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Dress codes: When smart casual isn’t good enough

The debacle on the red carpet at the Cannes film festival last week – where women were turned away from the gala screening of Todd Haynes’s Carol for not wearing high-heeled shoes – was rightly hailed as sexist dress-code policy.

It’s 2015. We are the most liberal generation ever – and yet we cling to anachronistic dress codes (written and unwritten) to help us navigate bewildering social events from white tie dinners to fetish clubs. And we’ve all suffered the fancy dress party where the zero-size hostess wants us all in bikinis.

According to clothing historian Philippa Stockley, snobbery is often confused with class, but good taste can never be mistaken. “At a themed costume party it depends on how intelligent and creative the host is. If the party is properly inclusive, guests could either wear an amazing bespoke outfit or just a feather in their hair. A good host never embarrasses a guest.”

Is it tyrannical fashion policing, or enjoyably bonkers ritual? You decide.

1 Ladies’ Day at Royal Ascot has long tried to uphold a “sartorial” dress code (to keep the oligarch wives and Wags in check), with helpful advice about dangling bra straps and the importance of wearing knickers. This year it even produced an extraordinary fashion video, showing us proles how to dress for the Royal Enclosure (dress straps an inch deep, headpieces must have a base of 4 inches, no midriffs, etc). Gentlemen are merely required to wear black or grey morning dress with a top hat. So they just look like mad penguins.

2 Invitations to the Queen’s garden party at Buckingham Palace tactfully suggest that for women the best attire is “day dress with hat or uniform (no medals)”, with the camp addition: “Trouser suits may be worn.” Social anthropologist Kate Fox argues in her book, Watching the English, that these “stage English” items of clothing – hats, waistcoats, veils and fascinators – bear no relationship to fashion. It’s about tribalism, conformity, a uniform. The only person truly allowed to be eccentric is the Queen, who continues to wear the same highly idiosyncratic style of clothing (a modified 50s retro look) with no regard to anyone else’s opinion.

Plunging sales has led Abercrombie Fitch to ditch the ‘beefcakes’ who greet customers at stores. Photograph: Alamy

3 Posh boys just adore fancy dress, and at Oxford’s hell-raising Bullingdon Club grown men fight for the right to wear the ludicrous dickie-bowed uniform (navy tailcoat with a matching velvet collar, mustard waistcoat), available from the Oxford branch of Ede Ravenscroft, robe makers to the Queen, at £3,000 a pop. A 1988 photo of David Cameron posing in his Bullingdon Club finery, alongside a baby-faced Boris Johnson, is on proud display in the Ede Ravenscroft toilet.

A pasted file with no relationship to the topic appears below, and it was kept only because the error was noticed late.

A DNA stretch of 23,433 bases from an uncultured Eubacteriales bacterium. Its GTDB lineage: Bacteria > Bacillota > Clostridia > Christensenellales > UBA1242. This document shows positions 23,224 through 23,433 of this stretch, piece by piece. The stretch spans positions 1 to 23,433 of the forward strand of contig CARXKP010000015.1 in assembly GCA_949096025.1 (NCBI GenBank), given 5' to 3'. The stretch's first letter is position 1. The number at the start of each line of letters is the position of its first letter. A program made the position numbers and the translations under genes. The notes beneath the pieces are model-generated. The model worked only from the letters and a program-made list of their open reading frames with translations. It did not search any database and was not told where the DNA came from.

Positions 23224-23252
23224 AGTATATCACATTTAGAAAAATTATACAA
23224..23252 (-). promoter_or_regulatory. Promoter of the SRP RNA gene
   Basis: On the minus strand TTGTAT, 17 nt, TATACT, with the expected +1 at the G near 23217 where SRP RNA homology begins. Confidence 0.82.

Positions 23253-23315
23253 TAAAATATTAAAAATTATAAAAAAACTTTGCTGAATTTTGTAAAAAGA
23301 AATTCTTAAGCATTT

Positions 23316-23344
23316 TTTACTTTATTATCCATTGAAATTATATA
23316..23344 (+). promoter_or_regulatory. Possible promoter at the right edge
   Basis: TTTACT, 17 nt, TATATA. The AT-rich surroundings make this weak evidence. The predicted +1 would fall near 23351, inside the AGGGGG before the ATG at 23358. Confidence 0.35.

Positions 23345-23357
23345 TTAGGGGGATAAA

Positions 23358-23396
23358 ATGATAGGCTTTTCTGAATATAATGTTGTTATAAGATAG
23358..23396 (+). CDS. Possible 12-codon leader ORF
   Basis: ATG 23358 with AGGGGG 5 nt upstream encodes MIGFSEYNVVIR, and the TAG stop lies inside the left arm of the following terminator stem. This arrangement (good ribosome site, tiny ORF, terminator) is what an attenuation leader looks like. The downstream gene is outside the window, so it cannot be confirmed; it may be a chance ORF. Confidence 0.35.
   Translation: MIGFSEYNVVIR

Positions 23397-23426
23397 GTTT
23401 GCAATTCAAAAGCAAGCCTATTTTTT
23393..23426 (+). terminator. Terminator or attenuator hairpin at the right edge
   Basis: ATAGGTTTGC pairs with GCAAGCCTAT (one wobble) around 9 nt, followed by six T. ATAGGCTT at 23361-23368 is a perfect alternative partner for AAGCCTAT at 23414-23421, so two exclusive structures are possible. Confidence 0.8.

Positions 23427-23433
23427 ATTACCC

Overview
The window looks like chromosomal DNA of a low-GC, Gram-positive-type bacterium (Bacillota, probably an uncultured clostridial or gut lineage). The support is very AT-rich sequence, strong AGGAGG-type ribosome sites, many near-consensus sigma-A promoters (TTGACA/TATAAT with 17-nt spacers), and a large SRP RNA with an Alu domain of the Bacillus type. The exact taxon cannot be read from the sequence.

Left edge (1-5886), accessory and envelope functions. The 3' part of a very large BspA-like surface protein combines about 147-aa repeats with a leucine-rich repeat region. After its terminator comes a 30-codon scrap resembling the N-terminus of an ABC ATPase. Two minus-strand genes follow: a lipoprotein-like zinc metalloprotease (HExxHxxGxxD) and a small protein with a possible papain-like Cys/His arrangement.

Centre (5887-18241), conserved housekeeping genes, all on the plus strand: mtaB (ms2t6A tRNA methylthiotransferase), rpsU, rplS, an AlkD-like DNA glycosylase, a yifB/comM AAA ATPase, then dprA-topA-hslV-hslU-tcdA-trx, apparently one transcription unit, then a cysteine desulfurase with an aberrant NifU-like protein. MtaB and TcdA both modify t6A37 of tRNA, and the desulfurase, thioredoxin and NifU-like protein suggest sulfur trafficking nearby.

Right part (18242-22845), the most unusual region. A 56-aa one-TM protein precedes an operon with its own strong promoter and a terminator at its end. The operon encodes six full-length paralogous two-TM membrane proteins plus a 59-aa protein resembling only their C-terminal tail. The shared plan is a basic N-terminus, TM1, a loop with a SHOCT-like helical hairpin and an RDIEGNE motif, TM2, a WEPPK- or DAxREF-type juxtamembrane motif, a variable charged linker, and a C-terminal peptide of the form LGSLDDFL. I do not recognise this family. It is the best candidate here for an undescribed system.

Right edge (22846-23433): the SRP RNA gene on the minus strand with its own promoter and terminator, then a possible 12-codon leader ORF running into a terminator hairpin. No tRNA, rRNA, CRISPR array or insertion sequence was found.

4“Leggings are NOT pants,” insists Qatar, which has launched a social media campaign urging tourists to dress “modestly” in advance of 2022’s World Cup. Short dresses and crop tops are banned, while men wearing shorts and singlets in public will be frowned upon. “The amount of immodest clothing is growing in public places, especially shopping malls,” thunders Nasser al-Maliki, PR for the Qatar Islamic Cultural Center.

5 Never mind the high heels, it was only two years ago that Paris women were “allowed” to wear trousers, when the government overturned a 200-year-old ban where women needed to have the permission of local police if they wanted to “dress like a man” (a weasel way to prevent women doing certain jobs). The French insist the law was modified in 1892 and 1909 to allow women to wear trousers if they were “holding a bicycle handlebar or the reins of a horse”. So that’s all right then.

6 Preppy fashion brand Abercrombie Fitch recently announced it is dropping its “look policy” – employing only the young, cool and slim. The strict dress code issued to staff includes advice on dying hair, cuffing jeans and scrunching sleeves. Plunging sales has led the company to also ditch the famous shirtless models (known as “beefcakes”) who greet customers at stores.

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